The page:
The three sentenced to be hanged, one can argue, did what Vijithamuni Rohana could not do that day.  If we can empathize with one, we can empathize with the other and that does not make either ‘right’.  Perhaps this is why Sri Lanka has been silent about the sentence.  We never cared much for the Nehrus (not for Rajiv, his mother or her father, the last having the gumption to complain that Sir John had not shown him the speech he delivered at the Bandung Conference of the Non-Aligned Movement) and also have very little patience or pity for terrorists. 

Still, if we can forgive V. Muralitharan aka ‘Karuna’, if we can forgive Prabhakaran’s notorious global arms procurement chief, ‘KP’, if we could have send food, medicine and other essential items to the people held hostage by the LTTE knowing very well that Prabhakaran’s thugs would rob left and right, if we could pay salaries to doctors, nurses, teachers, clerks and others in the Vanni and thereby allow Prabhakaran to claim he was running a de facto state, then we can and should forgive these three Gandhi-killers.

These three have erred.  Yes, there are erring degrees and their crime is pretty much up there among the most horrendous. Worse was done by their victim and his successors.  All that is irrelevant. They have not harmed anyone since they were arrested. They cannot harm anyone if they spent the rest of their lives in jail. Society needs to be protected from such people and if the containing facilities exist, then they should be used.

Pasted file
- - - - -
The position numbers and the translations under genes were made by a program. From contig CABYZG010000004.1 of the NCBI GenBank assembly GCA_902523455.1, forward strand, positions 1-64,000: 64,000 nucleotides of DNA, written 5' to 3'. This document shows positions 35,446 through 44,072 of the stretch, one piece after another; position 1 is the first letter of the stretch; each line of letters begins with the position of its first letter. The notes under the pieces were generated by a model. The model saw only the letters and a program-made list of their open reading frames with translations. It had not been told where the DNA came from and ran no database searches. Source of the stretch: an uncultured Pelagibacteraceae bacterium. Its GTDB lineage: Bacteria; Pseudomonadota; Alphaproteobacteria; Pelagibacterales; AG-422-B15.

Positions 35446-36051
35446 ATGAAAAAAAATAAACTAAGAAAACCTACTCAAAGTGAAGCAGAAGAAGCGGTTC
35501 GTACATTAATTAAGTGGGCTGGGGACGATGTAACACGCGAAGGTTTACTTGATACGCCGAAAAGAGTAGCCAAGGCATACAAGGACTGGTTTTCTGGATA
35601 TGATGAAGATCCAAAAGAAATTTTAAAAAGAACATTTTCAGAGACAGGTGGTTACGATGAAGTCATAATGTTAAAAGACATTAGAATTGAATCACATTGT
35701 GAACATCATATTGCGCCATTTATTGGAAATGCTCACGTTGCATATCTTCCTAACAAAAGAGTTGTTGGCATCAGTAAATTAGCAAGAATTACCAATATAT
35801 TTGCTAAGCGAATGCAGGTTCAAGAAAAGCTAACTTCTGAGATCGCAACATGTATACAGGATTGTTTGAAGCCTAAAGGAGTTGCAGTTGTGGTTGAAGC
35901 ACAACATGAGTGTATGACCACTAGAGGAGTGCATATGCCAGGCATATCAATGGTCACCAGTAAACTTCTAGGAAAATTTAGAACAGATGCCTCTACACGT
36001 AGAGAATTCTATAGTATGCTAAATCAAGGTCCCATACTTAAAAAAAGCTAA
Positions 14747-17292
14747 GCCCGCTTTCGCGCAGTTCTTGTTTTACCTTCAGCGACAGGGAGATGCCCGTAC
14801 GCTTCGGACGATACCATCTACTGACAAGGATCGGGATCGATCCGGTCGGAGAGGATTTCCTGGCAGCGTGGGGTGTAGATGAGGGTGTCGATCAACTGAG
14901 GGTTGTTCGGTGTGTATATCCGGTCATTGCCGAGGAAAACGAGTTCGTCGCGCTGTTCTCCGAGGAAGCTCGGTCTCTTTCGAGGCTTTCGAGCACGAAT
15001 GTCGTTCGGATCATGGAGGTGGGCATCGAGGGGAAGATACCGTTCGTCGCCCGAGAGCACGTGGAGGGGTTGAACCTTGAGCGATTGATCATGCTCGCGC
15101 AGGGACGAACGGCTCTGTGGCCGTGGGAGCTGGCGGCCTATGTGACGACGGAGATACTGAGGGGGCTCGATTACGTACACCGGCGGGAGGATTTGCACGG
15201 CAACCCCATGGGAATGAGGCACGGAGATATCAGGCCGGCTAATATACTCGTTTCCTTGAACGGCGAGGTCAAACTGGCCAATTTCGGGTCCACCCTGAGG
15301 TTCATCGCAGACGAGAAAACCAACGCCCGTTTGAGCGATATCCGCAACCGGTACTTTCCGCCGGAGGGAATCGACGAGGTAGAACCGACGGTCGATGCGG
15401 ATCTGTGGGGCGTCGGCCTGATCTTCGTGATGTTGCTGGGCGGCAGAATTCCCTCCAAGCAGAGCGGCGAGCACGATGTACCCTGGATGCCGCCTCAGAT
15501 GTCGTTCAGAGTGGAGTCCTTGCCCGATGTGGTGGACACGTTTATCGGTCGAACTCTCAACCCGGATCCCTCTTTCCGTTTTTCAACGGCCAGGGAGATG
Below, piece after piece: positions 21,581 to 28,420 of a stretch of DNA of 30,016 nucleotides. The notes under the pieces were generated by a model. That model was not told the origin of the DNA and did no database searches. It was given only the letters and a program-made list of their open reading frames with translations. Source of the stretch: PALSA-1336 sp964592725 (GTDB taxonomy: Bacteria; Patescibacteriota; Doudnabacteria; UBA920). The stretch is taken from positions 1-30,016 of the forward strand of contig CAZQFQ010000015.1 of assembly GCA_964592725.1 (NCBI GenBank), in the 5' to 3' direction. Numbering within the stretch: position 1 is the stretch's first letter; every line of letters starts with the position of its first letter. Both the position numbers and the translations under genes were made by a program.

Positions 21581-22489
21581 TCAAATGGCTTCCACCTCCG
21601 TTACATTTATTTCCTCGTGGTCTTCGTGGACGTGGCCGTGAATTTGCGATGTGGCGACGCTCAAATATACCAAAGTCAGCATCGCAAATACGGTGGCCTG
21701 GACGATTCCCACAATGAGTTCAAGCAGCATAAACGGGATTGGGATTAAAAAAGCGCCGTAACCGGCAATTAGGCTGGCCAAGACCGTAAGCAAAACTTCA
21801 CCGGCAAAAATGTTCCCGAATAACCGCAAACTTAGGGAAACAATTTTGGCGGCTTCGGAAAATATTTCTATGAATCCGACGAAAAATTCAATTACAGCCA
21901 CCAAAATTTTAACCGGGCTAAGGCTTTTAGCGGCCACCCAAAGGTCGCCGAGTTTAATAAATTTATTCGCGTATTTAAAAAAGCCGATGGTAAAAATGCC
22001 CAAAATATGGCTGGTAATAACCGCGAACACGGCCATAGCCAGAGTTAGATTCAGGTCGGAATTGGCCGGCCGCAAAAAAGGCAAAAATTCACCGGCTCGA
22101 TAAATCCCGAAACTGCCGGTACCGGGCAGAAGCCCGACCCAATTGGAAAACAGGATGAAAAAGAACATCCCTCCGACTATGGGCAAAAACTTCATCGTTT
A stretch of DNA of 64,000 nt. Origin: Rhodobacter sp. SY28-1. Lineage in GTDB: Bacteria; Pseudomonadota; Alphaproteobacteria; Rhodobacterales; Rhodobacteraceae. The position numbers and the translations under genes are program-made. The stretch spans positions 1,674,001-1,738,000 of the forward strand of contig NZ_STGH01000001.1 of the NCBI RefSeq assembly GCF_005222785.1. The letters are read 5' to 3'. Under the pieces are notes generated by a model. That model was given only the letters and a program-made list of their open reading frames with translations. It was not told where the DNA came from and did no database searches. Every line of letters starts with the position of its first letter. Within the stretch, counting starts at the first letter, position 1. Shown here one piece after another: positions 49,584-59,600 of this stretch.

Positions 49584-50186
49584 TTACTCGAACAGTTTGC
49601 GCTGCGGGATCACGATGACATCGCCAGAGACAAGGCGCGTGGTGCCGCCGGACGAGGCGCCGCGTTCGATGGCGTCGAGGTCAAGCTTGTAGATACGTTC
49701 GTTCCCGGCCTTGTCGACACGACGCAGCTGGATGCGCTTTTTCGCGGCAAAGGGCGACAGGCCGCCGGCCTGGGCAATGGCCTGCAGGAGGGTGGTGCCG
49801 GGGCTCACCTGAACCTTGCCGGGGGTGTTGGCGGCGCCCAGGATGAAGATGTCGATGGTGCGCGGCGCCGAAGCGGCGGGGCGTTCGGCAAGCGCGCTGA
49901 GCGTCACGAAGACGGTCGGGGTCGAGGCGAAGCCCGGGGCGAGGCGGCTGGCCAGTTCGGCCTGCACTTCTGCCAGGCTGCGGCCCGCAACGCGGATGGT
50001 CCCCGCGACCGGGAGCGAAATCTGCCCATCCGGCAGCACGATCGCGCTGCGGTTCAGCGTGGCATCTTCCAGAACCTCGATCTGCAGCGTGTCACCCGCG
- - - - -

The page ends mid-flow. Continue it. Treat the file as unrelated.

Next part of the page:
Nalini serving a life sentence at
Tamila Nadu Jail for her
part in the Gandhi assassination
It is 20 years since Rajiv Gandhi was assassinated (did someone say ‘got his just desserts’?).  A lot has happened since.  ‘An eye for an eye makes the whole world blind,’ Mahatma Gandhi once said. I’ve argued against capital punishment elsewhere and will not get into that discussion here.  If, as Vaiko claims, the hanging of these three individuals provokes a full blown secessionist struggle in Tamil Nadu, I will not stop cheering.   That’s not reason enough to want them hanged, though. 

The world would not become any safer or more dangerous the day after if they were executed.  Rajiv Gandhi will not be resurrected.  If India doesn’t know how to deal with them, send them over here, that’s what I say.

A lot of blood has been shed.  A lot of anger has been expressed.  A long time has passed.  There is a time to be wary, and a time to drop guard.  If India is scared about what these three individuals would do, then India can repatriate them back to Sri Lanka. 

I am not sure what their nationality is, but if they were LTTE cadres and were Indians, then they can be extradited to Sri Lanka.  We have rehabilitated and reintegrated into society close to 8000 ex-combatants, some trained to carry out suicide attacks, some trained to toss grenades and spray bullets on civilian cadres.  We can handle these three prisoners.  Not because we condone what they did, but because we know that more deaths will not change things and because we know that this is healing time and execution is not unguent. 

Courtesy: Daily News - Monday 5 September, 2011